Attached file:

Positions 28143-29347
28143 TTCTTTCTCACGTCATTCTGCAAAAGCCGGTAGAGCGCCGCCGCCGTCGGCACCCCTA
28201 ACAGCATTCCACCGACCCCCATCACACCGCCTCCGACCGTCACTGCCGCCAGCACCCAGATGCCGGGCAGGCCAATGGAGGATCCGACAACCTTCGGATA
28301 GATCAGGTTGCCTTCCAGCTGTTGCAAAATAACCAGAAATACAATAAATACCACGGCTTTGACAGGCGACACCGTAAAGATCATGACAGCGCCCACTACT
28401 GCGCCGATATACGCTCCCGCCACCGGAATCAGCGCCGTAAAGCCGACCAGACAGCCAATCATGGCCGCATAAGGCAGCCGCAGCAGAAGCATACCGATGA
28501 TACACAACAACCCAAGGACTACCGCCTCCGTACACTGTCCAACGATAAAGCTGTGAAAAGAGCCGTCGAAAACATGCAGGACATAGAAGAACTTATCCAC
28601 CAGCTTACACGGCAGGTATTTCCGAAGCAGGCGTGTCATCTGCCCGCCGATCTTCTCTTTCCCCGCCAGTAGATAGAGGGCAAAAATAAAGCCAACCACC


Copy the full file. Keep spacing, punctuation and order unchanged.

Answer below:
Positions 28143-29347
28143 TTCTTTCTCACGTCATTCTGCAAAAGCCGGTAGAGCGCCGCCGCCGTCGGCACCCCTA
28201 ACAGCATTCCACCGACCCCCATCACACCGCCTCCGACCGTCACTGCCGCCAGCACCCAGATGCCGGGCAGGCCAATGGAGGATCCGACAACCTTCGGATA
28301 GATCAGGTTGCCTTCCAGCTGTTGCAAAATAACCAGAAATACAATAAATACCACGGCTTTGACAGGCGACACCGTAAAGATCATGACAGCGCCCACTACT
28401 GCGCCGATATACGCTCCCGCCACCGGAATCAGCGCCGTAAAGCCGACCAGACAGCCAATCATGGCCGCATAAGGCAGCCGCAGCAGAAGCATACCGATGA
28501 TACACAACAACCCAAGGACTACCGCCTCCGTACACTGTCCAACGATAAAGCTGTGAAAAGAGCCGTCGAAAACATGCAGGACATAGAAGAACTTATCCAC
28601 CAGCTTACACGGCAGGTATTTCCGAAGCAGGCGTGTCATCTGCCCGCCGATCTTCTCTTTCCCCGCCAGTAGATAGAGGGCAAAAATAAAGCCAACCACC